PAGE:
Lloyd W. Dunn, 84, founder of the Academy of Recording Arts & Sciences, which issues the Grammy awards, died Friday of cancer in Encino, Calif. Mr. Dunn worked for McGraw-Hill Publishing Co. in New York before coming to California in the late 1940s to open an advertising agency. In 1950, he became vice president of merchandising and sales for Capitol Records and then was vice president of artists and repertoire and president of the former Capitol Records International Corp. He and four other record executives founded the music academy in 1957.
LeRoy Collins, 82, the governor of Florida from 1955 to 1961 who helped lead the fight against racist traditions in Florida and throughout the South, died yesterday of lung cancer in Tallahassee, Fla. He also persuaded Florida lawmakers to begin a junior college system and create a statewide public television network. He chaired the 1960 Democratic national convention and was considered one of the first "New South" politicians. In the 1960s, he was president of the National Broadcasters Association and then head of the national Community Relations Service, which he organized at the request of President Johnson after passage of the 1964 Civil Rights Act. In that capacity, he represented President Johnson during the 1965 march from Selma to Montgomery, Ala., mediating between the Rev. Martin Luther King's non-violent followers and Alabama's heavily armed police.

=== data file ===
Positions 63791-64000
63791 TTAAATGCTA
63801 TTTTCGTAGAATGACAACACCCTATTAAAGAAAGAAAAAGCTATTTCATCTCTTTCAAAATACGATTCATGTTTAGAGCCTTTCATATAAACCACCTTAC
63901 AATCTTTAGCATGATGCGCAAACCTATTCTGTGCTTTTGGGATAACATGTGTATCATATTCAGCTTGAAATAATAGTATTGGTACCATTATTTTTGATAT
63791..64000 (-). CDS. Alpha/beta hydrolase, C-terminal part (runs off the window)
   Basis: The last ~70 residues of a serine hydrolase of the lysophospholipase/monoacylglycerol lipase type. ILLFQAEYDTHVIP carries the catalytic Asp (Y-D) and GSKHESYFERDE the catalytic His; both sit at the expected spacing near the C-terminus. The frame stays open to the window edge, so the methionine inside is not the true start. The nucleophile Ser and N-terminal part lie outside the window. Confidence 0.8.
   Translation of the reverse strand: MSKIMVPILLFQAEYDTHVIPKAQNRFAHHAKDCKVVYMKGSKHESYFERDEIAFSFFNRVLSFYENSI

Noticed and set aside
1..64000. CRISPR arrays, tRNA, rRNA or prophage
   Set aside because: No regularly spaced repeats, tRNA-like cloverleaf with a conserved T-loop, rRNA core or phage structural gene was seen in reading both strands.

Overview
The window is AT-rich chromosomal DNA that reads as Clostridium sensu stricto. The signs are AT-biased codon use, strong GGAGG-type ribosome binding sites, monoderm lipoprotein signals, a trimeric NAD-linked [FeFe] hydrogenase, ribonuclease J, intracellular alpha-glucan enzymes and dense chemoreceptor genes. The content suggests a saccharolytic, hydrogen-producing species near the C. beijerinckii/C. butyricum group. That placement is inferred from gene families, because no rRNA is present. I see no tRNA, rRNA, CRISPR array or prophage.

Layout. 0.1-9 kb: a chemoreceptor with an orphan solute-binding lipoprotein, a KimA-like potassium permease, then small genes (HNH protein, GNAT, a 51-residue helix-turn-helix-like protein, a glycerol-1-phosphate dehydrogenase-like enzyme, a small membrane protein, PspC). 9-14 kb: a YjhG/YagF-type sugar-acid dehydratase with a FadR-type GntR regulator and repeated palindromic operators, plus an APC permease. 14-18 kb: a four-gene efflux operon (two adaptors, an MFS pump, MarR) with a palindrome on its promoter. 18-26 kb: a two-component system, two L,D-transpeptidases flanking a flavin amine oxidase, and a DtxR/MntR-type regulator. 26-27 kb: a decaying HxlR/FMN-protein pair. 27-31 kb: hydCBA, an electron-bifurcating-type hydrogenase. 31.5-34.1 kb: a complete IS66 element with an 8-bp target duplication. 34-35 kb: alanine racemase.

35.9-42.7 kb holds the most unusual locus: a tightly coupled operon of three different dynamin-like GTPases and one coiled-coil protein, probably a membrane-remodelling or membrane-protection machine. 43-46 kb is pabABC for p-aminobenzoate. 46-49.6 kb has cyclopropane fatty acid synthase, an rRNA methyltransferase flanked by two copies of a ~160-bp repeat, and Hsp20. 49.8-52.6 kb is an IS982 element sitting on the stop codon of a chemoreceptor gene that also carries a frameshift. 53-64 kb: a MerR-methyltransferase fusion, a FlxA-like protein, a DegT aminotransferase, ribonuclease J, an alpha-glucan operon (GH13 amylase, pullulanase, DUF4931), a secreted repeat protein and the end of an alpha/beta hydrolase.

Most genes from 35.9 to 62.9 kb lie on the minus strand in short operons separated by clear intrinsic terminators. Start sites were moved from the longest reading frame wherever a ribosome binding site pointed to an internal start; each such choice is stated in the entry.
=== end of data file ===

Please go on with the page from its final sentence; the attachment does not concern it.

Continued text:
Romolo Angelone, 94, a former Italian commercial attache in New York and Washington and later a businessman in this country, died of heart disease Thursday in West Palm Beach, Fla. He lived in Lake Worth, Fla. Mr. Angelone, who held a doctorate in economics from Columbia University, served for 12 years in the 1920s and 1930s at the Italian Embassy in Washington and at the consulate in New York. Later, he was Italy's commercial attache in Shanghai and Tokyo. In World War I, he served with Italian forces and was made a Comandatore della Corona d'Italia. After World War II, he had a business career in the United States.
William Heinesen, whose poetry and writing chronicled life on the remote Faeroe Islands, died yesterday in his native port city of Torshavn, Denmark. He was 91. The cause of Mr. Heinesen's death was not mentioned in news reports from the Faeroe Islands, Danish territory about 200 miles northwest of the northern tip of Scotland. Mr. Heinesen, who published his first volume of verse, "Arctic Elegies," in 1921, was considered to be one of the greatest Danish-language storytellers. Mr. Heinesen was elected to the Danish Academy in 1961.